In short, the Bruja, offering pagan services shrewdly tailored to the needs of her mainly Christian clients, has established herself as a formidable competitor to a newcomer like Michele, operating in the related marketplace of holistic healing, based on the ancient wisdom of a distant Far East. There may however be light at the end of Michele’s tunnel. Her two latest paying clients were two of the sisters of the Bruja herself.



Our predecessors in our own house, just down the road from Casa Uno, were thoroughly rational people in all but one respect: her inordinate love of cats. This led her to feed two dozen stray cats every afternoon at from her front door, involving a not inconsiderable outlay of cat-food pellets per day, and creating multiple foraging opportunities later in the night for the rats which naturally roam a farming village. But she was an enchanting person, much respected and indeed much loved in the village, and her little eccentricity where cats were concerned – a deep eccentricity in Spanish eyes for whom cats are only valued as utilities in the keeping down of rodents – was tolerated cheerfully enough. When our predecessors finally left the house to us and returned to England, it was with a parting bequest of 25 Euros and a big bag of cat-pellets, to be handed to a neighbour two houses up the next street, to continue the good work. We in our turn took possession of the house and then returned to England to sort out the furniture to be brought here. When we came back to Las Pinedas a couple of weeks later, a curious absence of cats was detectable. Our immediate neighbour, a French-speaking Algerian and possessor of a shot-gun, shouldered an imaginary gun in explanation. As for the 25 Euros and the big bag of cat-pellets, in this parsimonious society one can be sure they were not wasted.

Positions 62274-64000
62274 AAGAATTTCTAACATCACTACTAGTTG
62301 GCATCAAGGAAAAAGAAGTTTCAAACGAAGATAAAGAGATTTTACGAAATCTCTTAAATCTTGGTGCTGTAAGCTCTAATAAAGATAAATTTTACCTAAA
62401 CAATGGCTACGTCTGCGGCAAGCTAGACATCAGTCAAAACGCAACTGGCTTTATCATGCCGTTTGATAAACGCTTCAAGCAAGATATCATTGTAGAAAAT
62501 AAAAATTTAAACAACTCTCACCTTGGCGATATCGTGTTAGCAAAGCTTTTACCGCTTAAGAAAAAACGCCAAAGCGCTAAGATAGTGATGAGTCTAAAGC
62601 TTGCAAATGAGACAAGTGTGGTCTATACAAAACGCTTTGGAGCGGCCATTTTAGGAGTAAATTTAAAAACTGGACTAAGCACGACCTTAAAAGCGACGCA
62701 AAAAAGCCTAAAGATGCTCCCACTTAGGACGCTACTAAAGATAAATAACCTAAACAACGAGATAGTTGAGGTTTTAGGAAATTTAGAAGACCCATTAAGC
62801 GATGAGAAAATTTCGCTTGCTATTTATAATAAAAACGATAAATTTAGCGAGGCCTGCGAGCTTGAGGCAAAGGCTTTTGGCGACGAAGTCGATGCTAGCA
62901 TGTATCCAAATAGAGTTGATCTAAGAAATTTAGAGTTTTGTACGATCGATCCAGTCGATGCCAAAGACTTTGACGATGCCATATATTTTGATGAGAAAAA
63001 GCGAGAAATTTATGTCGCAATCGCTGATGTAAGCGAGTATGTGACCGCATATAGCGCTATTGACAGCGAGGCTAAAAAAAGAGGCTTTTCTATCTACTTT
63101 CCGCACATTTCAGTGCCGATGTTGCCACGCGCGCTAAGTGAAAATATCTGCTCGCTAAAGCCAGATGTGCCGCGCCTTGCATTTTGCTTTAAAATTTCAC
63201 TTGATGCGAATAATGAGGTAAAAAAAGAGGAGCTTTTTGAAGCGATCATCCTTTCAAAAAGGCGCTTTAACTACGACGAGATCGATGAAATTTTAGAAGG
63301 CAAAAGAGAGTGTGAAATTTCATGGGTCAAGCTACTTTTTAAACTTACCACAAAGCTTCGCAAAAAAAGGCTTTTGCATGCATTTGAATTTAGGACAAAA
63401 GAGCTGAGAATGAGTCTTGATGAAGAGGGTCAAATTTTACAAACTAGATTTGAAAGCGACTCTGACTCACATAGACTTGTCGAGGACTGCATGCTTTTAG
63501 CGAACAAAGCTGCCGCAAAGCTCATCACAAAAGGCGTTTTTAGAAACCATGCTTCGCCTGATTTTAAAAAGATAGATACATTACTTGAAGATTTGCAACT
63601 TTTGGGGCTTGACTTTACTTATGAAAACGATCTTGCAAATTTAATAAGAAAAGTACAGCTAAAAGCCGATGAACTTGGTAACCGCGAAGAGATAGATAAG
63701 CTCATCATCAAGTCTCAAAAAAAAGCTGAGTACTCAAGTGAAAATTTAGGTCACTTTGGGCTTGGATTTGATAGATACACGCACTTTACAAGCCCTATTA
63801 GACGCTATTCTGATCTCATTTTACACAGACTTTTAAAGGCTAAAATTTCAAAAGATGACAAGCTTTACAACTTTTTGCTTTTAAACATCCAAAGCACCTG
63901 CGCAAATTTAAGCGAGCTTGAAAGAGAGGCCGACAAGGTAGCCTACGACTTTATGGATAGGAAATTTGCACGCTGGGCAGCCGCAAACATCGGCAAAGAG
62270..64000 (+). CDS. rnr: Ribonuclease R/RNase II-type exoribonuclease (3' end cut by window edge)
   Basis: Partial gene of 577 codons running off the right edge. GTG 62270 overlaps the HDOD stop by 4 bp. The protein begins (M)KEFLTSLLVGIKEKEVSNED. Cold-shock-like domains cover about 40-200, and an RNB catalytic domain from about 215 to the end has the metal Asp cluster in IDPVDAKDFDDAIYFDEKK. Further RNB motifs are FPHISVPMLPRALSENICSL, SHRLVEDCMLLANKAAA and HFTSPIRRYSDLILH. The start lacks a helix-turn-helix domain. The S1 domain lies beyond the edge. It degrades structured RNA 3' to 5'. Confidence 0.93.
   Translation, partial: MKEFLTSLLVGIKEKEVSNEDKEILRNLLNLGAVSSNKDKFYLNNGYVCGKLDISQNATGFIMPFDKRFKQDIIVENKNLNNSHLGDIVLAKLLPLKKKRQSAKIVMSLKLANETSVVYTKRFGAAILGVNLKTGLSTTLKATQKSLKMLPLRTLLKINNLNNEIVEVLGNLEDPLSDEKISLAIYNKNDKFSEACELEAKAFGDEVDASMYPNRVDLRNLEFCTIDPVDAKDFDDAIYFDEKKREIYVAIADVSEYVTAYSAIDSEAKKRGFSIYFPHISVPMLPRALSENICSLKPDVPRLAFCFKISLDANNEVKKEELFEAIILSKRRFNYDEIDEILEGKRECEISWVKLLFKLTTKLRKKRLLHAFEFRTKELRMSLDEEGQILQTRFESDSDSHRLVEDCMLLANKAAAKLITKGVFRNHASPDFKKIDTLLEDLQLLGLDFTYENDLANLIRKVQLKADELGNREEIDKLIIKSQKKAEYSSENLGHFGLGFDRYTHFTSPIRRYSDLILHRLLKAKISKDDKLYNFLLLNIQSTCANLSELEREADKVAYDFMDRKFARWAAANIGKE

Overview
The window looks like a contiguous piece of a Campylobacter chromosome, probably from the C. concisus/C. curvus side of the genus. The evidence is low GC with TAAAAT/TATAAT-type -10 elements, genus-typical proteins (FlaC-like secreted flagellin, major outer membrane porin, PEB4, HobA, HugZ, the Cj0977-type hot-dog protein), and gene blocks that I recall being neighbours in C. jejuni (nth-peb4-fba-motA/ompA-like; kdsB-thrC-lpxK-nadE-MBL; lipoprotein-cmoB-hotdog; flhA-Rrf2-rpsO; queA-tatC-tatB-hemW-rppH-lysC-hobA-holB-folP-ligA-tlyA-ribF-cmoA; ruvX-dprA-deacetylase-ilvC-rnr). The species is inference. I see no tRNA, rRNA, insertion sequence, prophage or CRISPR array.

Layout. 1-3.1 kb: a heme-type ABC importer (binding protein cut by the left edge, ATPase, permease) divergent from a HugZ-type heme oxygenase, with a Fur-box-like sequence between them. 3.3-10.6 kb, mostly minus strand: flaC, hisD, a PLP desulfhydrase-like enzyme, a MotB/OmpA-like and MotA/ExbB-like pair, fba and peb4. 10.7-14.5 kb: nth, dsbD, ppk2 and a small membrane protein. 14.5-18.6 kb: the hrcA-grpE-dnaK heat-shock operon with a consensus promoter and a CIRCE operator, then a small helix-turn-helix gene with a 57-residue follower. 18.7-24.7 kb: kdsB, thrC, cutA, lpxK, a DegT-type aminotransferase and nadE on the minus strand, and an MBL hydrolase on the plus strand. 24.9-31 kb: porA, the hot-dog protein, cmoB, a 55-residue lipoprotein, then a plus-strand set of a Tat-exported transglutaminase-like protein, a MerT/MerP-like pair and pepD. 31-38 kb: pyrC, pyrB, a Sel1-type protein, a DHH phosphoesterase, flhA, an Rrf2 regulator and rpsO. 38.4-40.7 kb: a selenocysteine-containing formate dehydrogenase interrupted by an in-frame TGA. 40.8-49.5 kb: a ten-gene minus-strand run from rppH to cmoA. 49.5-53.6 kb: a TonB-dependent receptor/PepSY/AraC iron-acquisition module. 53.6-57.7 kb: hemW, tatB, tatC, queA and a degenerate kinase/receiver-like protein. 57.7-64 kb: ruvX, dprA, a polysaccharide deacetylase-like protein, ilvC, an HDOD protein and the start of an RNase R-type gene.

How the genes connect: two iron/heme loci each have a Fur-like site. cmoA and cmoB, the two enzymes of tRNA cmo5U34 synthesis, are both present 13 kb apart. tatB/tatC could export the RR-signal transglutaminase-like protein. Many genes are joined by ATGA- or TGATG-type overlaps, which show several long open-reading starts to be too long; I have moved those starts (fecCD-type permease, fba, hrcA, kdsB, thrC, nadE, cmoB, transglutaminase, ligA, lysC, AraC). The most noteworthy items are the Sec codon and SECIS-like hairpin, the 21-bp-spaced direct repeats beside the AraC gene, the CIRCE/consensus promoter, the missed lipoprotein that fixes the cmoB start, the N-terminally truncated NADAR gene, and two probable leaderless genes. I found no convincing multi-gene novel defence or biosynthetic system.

Wednesday, 26 November 2008

Light, Silence and Darkness

Towering over the mud-coloured reaches of the Guadalquivir river stands Cordoba’s Mezquita, the greatest mosque in Moorish Spain and today the only surviving mosque of the Moorish period – all the rest were long ago replaced by churches, usually on the same foundations. Majestically expanded in successive phases of construction between the 8th and 10th centuries, the Mezquita is approached across a vast pebbled courtyard of symmetrically-spaced orange trees, watered by stone channels, still containing fountains to refresh the air and the great circular basin of Al-Mansur where the Faithful performed their ablutions before entering the mosque. Inside, in a forest of stone columns surmounted by double red arches, 8000 Moorish warriors at a time could prostrate themselves before the Mihrab, the golden niche indicating the geographical direction of Mecca.